This book is the first comprehensive study of Gottfried Benn’s poetry to appear in English. It covers the entirety of Benn’s verse, from his early
Morgue cycle (1912) and Expressionist poems through to the «anthropological» poetry of his middle period to the «postmodern»
Phase II work after the Second World War. Against the background of the poet’s theoretical writings, this study, drawing upon the classic texts of Benn scholarship, analyzes in detail the major themes of his verse and its distinctive idiom. In particular, this work focuses on Gottfried Benn’s extended process of rhetorical self-fashioning, his use of classical iconography, color motifs and
chiffres, his often confusing historical semantics, the seemingly self-constituting «absolute» poem, and the colloquial idiom of his late verse. The book also engages with the multiplicity of voices in Benn’s work and their varied textual forms, the hermeneutically variable positions of speech that they articulate and the often contradictory notion of selfhood to which they give rise.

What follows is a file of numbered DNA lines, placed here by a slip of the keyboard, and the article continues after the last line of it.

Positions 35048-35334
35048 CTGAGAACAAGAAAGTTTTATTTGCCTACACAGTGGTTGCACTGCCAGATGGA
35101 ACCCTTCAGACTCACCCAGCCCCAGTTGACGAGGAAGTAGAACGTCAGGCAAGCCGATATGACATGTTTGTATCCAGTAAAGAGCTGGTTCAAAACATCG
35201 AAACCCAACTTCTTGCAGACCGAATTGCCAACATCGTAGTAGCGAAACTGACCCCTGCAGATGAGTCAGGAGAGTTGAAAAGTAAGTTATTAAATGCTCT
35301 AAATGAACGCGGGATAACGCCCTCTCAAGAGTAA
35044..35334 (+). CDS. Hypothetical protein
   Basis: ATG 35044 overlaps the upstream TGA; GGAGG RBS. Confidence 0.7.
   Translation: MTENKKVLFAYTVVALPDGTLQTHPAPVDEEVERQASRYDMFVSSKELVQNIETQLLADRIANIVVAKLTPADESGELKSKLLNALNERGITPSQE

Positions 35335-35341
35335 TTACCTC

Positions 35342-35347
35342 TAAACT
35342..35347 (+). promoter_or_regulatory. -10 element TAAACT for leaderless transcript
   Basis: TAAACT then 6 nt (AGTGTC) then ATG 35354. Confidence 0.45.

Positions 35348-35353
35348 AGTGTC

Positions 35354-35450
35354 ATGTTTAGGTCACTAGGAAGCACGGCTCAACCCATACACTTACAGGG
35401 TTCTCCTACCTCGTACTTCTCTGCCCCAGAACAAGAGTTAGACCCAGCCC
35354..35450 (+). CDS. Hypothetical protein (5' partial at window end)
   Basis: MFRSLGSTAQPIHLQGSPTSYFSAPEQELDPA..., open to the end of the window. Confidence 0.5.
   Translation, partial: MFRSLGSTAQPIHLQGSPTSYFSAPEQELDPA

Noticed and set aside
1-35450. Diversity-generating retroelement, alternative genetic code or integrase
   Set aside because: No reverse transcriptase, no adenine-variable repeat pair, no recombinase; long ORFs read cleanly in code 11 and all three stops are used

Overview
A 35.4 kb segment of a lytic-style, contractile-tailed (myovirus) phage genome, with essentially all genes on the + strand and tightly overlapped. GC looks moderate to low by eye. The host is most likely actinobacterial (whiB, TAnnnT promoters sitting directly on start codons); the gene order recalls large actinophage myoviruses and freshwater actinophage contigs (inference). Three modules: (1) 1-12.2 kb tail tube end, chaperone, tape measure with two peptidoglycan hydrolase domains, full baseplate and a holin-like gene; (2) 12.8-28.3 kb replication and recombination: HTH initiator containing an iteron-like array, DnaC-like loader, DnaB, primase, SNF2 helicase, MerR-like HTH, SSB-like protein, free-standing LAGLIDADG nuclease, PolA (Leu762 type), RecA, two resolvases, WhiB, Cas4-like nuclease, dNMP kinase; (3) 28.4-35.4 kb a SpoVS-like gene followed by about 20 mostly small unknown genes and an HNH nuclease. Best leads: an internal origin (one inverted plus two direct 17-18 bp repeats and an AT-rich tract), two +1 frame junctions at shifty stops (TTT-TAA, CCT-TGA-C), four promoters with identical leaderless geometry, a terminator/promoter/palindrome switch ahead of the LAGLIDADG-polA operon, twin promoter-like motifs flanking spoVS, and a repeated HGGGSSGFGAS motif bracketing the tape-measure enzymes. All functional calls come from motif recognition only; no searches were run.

Oxford, Bern, Berlin, Bruxelles, Frankfurt am Main, New York, Wien, 2007. 428 pp.
Contents: Gottfried Benn: Text and Selfhood – Autopsy of the Subject: The Morgue Cycle – «Shadows and the Flood»: Gottfried
Benn and Expressionism – Becoming: Rausch as Episteme – Nihil: In Darkness Living – Invocations: The
Poetry of the Primal Visage – The Overcoming of Modernity: A Fateful Quest – «Now there is no more mercy; now comes the night»:
The Poetry of Inner Emigration – The Will to Form: An Aesthetic Resolution – Retrospect: The Demarcated Self.